Species which are pathogenic to dogs include:
- Dracunculus insignis
These worms have a life cycle which involves a freshwater copepod (Cyclops spp). Dogs become infected by ingesting copepods in drinking water. Turtles and snakes are also definitive hosts. Dogs can acquire this parasite, where the larvae develop within a pseudocyst in the subcutaneous tissue of the abdomen and limbs.
Affected dogs present with painful, fluctuant subcutaneous swellings on the limbs and ventral abdomen, often after swimming in fresh water ponds. Focal areas of erythema and pyoderma are usually associated with the nodules.
The nodules eventually develop a fistula, through which the larvae escape. The female worm is stimulated to release larvae when the host enters cold water. The lesions are often painful and pruritic.
Diagnosis is based on extraction and identification of the worm or visualization under histological biopsy.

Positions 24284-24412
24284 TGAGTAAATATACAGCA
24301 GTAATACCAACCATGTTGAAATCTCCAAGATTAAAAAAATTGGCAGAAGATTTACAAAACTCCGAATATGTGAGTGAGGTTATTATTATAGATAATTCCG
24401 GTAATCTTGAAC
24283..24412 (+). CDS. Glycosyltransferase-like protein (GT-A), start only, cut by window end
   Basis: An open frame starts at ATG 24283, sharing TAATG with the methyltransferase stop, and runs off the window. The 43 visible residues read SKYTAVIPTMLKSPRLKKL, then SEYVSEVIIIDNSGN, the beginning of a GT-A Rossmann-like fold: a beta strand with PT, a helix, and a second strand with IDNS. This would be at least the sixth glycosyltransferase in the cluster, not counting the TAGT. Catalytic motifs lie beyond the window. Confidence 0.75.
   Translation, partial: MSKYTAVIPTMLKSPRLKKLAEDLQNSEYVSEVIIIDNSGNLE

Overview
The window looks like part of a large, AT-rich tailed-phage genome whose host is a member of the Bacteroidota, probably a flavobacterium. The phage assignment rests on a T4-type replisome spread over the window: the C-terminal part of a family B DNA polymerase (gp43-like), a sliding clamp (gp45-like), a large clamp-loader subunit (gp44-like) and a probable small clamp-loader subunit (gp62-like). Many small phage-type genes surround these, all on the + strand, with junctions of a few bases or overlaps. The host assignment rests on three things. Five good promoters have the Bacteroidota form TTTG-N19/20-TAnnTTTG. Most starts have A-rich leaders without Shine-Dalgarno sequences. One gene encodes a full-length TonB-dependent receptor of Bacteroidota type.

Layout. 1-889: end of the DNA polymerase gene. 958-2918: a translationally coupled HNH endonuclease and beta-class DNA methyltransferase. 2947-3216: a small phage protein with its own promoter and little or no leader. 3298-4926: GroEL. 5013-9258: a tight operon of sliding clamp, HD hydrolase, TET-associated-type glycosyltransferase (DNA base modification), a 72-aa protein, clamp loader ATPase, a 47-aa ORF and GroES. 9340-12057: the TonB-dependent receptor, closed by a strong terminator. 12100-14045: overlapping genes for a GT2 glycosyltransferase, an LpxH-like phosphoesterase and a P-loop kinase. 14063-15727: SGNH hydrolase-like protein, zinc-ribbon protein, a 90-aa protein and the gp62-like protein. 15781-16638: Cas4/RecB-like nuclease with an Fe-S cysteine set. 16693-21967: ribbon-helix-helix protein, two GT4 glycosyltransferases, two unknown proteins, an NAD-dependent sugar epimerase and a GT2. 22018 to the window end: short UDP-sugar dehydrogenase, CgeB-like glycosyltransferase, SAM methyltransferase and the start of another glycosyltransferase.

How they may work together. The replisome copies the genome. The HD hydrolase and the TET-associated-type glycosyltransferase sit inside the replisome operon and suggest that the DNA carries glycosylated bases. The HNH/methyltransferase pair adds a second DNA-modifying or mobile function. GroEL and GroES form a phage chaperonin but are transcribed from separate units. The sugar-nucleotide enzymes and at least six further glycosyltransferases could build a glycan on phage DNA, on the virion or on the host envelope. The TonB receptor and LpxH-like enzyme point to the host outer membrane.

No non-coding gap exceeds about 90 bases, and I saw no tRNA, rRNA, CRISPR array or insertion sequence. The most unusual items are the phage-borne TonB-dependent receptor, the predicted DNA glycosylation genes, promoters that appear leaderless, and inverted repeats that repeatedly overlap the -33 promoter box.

- Kansas State University
- Hoyos CB et al (1993) Report of a case of dracunculosis in a dog in the Province of Formosa - Argentina. Rev Inst Med Trop Sao Paulo 37(3):273-275
- Bowman, DD (2009) Georgis' parasitology for veterinarians. Elsevier Saunders, Missouri. pp:208-209
- Panciera DL & Stockham SL (1988) Dracunculus insignis infection in a dog. J Am Vet Med Assoc 192(1):76-78
- Beyer TA et al (1999) Massive Dracunculus insignis infection in a dog. J Am Vet Med Assoc 214(3):366-368
- Langlais L (2003) Dracunculosis in a German shepherd dog. Can Vet J 44(8):682